Tuesday, August 7, 2012

"Rapunzel's Revenge" by Shannon and Dean Hale, Illustrated by Nathan Hale (no relation)

Hale, Shannon, and Dean Hale. Rapunzel's revenge. Illus. Nathan Hale. New York, N.Y.: Bloomsbury, 2008. Print. 144 pp. ISBN 10: 1599902885


Rapunzel grows up surrounded by luxury – her mother, the powerful growth witch Mother Gothel – provides for her every need. There’s just one problem; Mother Gothel won’t tell Rapunzel what’s on the other side of the very very high wall surrounding Mother Gothel’s compound. One day, Rapunzel decides to climb as high as she can to try to see over the wall. When she does, she receives quite a shock. The land all around the compound is horribly dry, and is being mined by slave labor. But worst of all, Rapunzel comes face to face with her real mother! Mother Gothel stole Rapunzel as a baby as punishment for her real mother’s theft of rapunzel (lettuce) while she was pregnant!

Disgusted by Rapunzel’s willfulness, Mother Gothel orders Rapunzel to be locked up in a tall (tree) tower deep in the forest. Mother Gothel comes to her once a year to see if Rapunzel has repented; each year, she leaves disappointed.

The tree provides for all of Rapunzel’s needs and seems to grow extraordinarily fast. The magic is so strong that Rapunzel’s hair also grows quickly – and very long! After several years, Rapunzel’s hair is so long that she learns how to use it as a lasso, and then proceeds to use it to make her escape.

Not long after escaping, Rapunzel meets Jack, an admitted thief and bandit. Circumstances throw them together, and they decide to partner up – Rapunzel to go back and rescue her real mother, Jack to make his fortune so he can buy his mother a house. In the process, Mother Gothel puts a bounty on Rapunzel’s head, and Jack is always getting into scrapes from which Rapunzel must rescue him.

Will they succeed? Will Mother Gothel capture Rapunzel? Will they get out of each new predicament in which they find themselves? Just how many different characters from other fairy tales will they encounter?


 I was going to say this is a very good book for young girls to read, but then I decided it doesn't hurt for boys to read about a strong female lead, either. Rapunzel does not wait for Prince Charming to come rescue her. Instead, she rescues herself – over and over and over again! Jack is confident and sure as Rapunzel’s sidekick, and with the exception of a few frames here and there, seems content for her to take the lead. The situations are hilarious, and the illustrations by Nathan Hale are colorful and alive. I especially like the fact that the characters in the book are so multicultural. Unlike many other books for children, there is a wide range of ethnicities represented and all are treated with dignity. There are no “cheap jokes” using a character’s ethnicity for comic relief. Furthermore, women and men are presented as being equally capable.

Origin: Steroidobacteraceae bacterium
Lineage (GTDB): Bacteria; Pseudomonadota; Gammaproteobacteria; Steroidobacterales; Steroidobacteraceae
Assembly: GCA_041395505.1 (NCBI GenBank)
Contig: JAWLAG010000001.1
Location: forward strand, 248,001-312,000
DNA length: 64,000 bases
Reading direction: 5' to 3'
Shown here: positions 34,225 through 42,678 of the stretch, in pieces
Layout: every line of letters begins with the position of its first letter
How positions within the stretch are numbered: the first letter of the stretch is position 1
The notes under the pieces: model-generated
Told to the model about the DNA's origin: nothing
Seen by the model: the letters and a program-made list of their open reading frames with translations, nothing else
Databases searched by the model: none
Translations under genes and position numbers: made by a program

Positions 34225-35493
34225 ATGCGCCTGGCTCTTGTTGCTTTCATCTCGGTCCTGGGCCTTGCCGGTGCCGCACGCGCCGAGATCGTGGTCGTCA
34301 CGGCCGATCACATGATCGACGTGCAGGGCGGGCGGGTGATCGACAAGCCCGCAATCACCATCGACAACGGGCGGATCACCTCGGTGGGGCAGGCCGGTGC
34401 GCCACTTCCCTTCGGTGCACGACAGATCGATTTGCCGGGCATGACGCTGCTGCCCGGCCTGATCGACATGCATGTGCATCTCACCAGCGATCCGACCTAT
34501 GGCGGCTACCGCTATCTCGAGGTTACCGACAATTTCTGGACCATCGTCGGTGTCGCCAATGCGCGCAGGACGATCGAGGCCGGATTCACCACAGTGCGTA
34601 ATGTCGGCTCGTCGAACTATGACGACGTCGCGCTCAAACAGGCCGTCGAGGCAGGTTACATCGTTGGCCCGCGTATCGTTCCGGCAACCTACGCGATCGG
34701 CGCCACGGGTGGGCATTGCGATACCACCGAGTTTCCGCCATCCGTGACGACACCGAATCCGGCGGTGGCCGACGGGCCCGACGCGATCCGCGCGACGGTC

The only issue I have with the book is the fact that the silly situations seemed to drag on. I felt as though the book could have ended and been wrapped up much sooner than it was without any detriment to the plotline. At one point, I wondered if they had been given a particular number of pages to fill and were stretching things out to meet their quota. However, young adults will probably not feel this way and remain entranced to the end with its wonderful resolution.


ALA Notable Children's Book (ALA)

Amelia Bloomer Project Selection (ALA)

An Al Roker Today Show Book Club Pick

An IndieBound Next Pick

Cybils Award (Graphic Novels)

Great Graphic Novels for Teens (YALSA)

Popular Paperbacks for Young Adults (YALSA)

Texas Maverick Graphic Novel List

Utah Book Award

Young Hoosier Book Award Nominee

Teaching Extensions:

Have students read Rapunzel’s Revenge and the original version of the Grimm’s fairy tale (if the school will allow it), then a “watered down” more modern version of the story, such as the award-winning Rapunzel by Paul O. Zelinsky. Have students compare the different elements that make the stories so different. How do the different settings contribute to the plot? What elements are similar? How do the different styles of illustrations in the two modern versions make the stories different? Which illustrations do they like better? Why? Which one do they like best and why? The main point of this exercise is to get students thinking about and discussing the ways different story elements and plot twists contribute to make a story with the same root so completely different. To further extend the exercise, allow students to pick other fairy tales and put their own twists on the. Allow students to work in groups and brainstorm different plot elements. The stories may be in traditional or graphic novel format, but they must have illustrations. For those students who are not artistically inclined, arrange for them to be able to use the computer lab and introduce them to the computer program ToonDoo (www.toondoo.com). It allows students to create comics or classic illustrations using stock elements. They can then print out their comics/illustrations.


Grimm, Jacob, and Wilhelm Grimm. The Annotated Brothers Grimm. 1. ed. New York: Norton, 2004. Print. 416 pp.

Hale, Shannon, and Dean Hale. Rapunzel's Revenge. Illus. Nathan Hale. New York, N.Y.: Bloomsbury, 2008. Print. 144 pp.

Zelinsky, Paul O., Jacob Grimm, and Wilhelm Grimm. Rapunzel. Weston, Conn.: Weston Woods Studios, 2002. Print. 48 pp.

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